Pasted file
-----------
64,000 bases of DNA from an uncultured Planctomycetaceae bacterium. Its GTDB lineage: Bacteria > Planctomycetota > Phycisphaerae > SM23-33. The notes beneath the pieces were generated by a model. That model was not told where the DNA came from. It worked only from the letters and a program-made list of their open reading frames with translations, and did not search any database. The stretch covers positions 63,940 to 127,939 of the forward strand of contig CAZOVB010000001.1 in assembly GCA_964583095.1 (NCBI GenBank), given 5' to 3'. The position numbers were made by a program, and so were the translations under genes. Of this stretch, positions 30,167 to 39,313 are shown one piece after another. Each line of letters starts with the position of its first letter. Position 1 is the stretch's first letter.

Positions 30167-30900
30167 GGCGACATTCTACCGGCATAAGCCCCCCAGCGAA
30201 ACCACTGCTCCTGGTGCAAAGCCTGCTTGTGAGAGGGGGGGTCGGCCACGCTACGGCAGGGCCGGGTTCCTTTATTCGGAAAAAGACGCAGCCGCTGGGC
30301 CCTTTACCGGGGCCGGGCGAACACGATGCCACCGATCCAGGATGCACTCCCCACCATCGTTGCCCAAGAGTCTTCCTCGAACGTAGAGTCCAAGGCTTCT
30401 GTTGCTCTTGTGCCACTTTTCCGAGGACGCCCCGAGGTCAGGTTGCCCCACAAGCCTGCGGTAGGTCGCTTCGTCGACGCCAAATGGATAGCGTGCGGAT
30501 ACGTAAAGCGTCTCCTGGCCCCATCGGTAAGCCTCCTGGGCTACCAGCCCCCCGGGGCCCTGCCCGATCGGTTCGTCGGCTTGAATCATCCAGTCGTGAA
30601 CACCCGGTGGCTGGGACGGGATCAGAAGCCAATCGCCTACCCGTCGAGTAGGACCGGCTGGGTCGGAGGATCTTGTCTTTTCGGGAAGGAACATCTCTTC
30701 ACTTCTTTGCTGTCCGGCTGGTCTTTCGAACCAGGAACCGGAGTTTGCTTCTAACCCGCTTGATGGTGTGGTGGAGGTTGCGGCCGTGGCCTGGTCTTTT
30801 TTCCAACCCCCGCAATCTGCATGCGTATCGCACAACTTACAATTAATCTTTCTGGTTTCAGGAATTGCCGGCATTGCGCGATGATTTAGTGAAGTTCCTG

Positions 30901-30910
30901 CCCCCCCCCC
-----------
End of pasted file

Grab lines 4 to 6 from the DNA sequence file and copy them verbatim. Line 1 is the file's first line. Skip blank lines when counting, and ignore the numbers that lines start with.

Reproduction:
30201 ACCACTGCTCCTGGTGCAAAGCCTGCTTGTGAGAGGGGGGGTCGGCCACGCTACGGCAGGGCCGGGTTCCTTTATTCGGAAAAAGACGCAGCCGCTGGGC
30301 CCTTTACCGGGGCCGGGCGAACACGATGCCACCGATCCAGGATGCACTCCCCACCATCGTTGCCCAAGAGTCTTCCTCGAACGTAGAGTCCAAGGCTTCT
30401 GTTGCTCTTGTGCCACTTTTCCGAGGACGCCCCGAGGTCAGGTTGCCCCACAAGCCTGCGGTAGGTCGCTTCGTCGACGCCAAATGGATAGCGTGCGGAT